jump to example.com
hammerdrill.jpg

Toolmonger photo pool member Tssparky posted this great image of Marketing at work. It’s a classic example of the dismal state of tool education in this country.  Here’s my guess on how this image came to be:

The call went out to a marketing department somewhere for a photo of “construction work” with a strong lad doing quality craftsmanship — something to inspire consumers to shell out for the installation package at the local big-box.

Not finding any appropriate stock art, they had to stage a photo shoot to get the picture on the banners. That means they had to find the guy — probably fresh off work in the latest Gap ad — and dig up a drill from who-knows-where in order to do the shoot.

The really funny part: clearly has this guy not only never used a drill before, but for some unfathomable reason he’s selected a hammer drill for use on soft wood. And, as Tssparky points out, the model isn’t even holding the drill correctly. If he hit something hard, it’d whack him in the ribs. It is impressive, however, that he’s able to install countertop without getting that cream-colored shirt dirty at all.

The sad thing is that as this photo traversed the approval process, no one knew the difference. Not one person looked at this picture at any point before it went out and said, “That looks wrong.” 

The end effect is funny, but I worry for the future.

Toolmonger’s Photo Pool [Flickr]

 

18 Responses to Editorial: Funny .. And Not

  1. Tyrone says:

    Thanks to the guys for posting my image. This was taken at BJ’s in Fairfield, CT. They should have hired someone who looks like me – a guy out of shape with a gut perhaps, a beer on the side, and holding the hammer drill CORRECTLY.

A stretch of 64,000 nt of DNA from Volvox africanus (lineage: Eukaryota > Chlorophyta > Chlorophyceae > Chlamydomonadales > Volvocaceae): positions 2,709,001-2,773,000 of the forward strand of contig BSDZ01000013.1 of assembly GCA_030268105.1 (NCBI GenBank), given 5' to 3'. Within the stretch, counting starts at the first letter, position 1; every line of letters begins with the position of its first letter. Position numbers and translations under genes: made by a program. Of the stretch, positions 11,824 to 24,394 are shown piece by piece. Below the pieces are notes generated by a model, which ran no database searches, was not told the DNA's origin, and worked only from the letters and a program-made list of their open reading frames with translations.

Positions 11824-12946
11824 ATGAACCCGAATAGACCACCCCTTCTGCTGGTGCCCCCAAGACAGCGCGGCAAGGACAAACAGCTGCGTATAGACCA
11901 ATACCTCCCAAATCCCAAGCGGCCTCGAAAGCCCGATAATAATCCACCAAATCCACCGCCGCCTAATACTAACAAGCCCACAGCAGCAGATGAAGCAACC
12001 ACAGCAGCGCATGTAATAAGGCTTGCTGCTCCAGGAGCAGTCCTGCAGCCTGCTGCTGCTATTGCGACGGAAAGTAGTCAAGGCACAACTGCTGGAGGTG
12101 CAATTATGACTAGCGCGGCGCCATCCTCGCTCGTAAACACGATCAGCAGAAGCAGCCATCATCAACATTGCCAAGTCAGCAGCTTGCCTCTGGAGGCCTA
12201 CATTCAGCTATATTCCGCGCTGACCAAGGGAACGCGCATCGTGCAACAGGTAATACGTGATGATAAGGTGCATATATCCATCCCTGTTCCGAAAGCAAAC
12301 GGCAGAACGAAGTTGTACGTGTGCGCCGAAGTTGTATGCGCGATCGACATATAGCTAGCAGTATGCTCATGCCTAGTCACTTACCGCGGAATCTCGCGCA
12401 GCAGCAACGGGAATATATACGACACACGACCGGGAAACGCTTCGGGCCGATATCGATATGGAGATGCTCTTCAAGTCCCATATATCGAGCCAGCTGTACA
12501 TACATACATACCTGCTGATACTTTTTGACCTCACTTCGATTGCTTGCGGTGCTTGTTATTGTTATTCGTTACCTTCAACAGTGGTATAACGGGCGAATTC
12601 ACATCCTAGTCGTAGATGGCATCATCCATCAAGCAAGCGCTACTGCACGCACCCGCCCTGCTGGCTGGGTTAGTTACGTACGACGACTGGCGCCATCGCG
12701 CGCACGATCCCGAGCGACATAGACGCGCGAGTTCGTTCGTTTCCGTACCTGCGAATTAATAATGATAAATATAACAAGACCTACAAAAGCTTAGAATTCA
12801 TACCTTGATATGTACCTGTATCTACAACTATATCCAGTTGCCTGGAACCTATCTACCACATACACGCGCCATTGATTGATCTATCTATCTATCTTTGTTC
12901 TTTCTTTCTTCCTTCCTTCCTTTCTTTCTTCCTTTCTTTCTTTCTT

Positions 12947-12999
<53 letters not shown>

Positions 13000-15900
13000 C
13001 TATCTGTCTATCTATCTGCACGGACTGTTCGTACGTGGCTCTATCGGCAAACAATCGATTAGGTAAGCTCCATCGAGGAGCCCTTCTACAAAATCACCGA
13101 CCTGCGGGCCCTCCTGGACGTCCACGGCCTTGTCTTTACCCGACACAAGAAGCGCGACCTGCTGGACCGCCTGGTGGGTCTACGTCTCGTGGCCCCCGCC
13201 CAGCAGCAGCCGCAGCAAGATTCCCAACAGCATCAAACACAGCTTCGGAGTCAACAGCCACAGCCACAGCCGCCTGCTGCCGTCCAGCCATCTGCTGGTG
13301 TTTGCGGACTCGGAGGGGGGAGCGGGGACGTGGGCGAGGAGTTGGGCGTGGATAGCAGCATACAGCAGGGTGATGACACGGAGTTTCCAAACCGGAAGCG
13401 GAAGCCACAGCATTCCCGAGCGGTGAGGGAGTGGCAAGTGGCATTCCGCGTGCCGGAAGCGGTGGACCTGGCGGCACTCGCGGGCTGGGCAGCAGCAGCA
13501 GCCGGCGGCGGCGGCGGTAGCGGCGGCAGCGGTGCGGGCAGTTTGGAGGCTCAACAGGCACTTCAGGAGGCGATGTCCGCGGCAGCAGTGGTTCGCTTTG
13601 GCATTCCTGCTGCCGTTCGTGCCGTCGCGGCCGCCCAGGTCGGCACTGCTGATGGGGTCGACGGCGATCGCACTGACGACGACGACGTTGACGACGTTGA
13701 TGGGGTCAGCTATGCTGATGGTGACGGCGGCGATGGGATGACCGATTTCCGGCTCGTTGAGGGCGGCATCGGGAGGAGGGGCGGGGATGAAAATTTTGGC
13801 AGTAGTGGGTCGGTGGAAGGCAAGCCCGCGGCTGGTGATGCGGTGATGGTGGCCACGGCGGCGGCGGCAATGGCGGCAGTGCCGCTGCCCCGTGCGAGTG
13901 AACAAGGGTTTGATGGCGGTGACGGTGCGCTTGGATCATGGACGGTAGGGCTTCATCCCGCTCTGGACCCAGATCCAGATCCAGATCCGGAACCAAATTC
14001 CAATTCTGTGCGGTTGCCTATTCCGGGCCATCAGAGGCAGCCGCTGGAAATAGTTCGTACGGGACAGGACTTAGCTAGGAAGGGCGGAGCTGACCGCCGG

2. Fred says:

    I’ll bet there is enough material out there in the wild to make this a continuing series. Ya think?

  3. Tyrone — Friends don’t let friends Drink and Drill.

    I think you’re being a little to critical of the choice of a hammer drill. If I have a hammer drill close by, I’m going to pick it up and use it rather that go get another drill. Most hammer drills let you turn off the hammering action, hell even if it didn’t I probably still would us it if it was just for a hole or two.

    Maybe it’s the only drill the guy had. For someone who gets mad when people tell him that he needs a table saw to make bookcases, it might seem a little hypocritical.

    Not that I disagree with your point, but what is the actual problem? Is it that people in marketing have no clue about reality? Or is it that people don’t do things for themselves anymore — thus don’t know how to use tools? Complaining about the first is like sooting fish in a barrel. I’m not so sure about the second though, I keep reading in various home improvement magazines that more and more home-owners are becoming DIYers.

  4. Doug says:

    At least the model is wearing safety goggles — although they clash with his studiously haphazard tousled metrosexual hairstyle!

  5. l_bilyk says:

    At first i thought he was holding a jigsaw

  6. Tyrone says:

    Who has a hammer drill but no regular drill handy?

    I stay sober while working on my projects, no fear.

  7. I sometimes hold my cordless drill similar to the manner shown above. Then again, it doesn’t have an auxillary handle.

    Also, so what if one uses a hammer drill on wood? I have a limited budget and was in the market for a corded drill since my needs went beyond my cordless’s capabilities. I use masonry bits occasionally – enough that I could benefit from a hammer drill. Rather than spend my money on a low end hammer drill and a decent corded rotary drill, I sprung for a nice Bosch hammer drill that I now use more in rotary mode than hammer mode.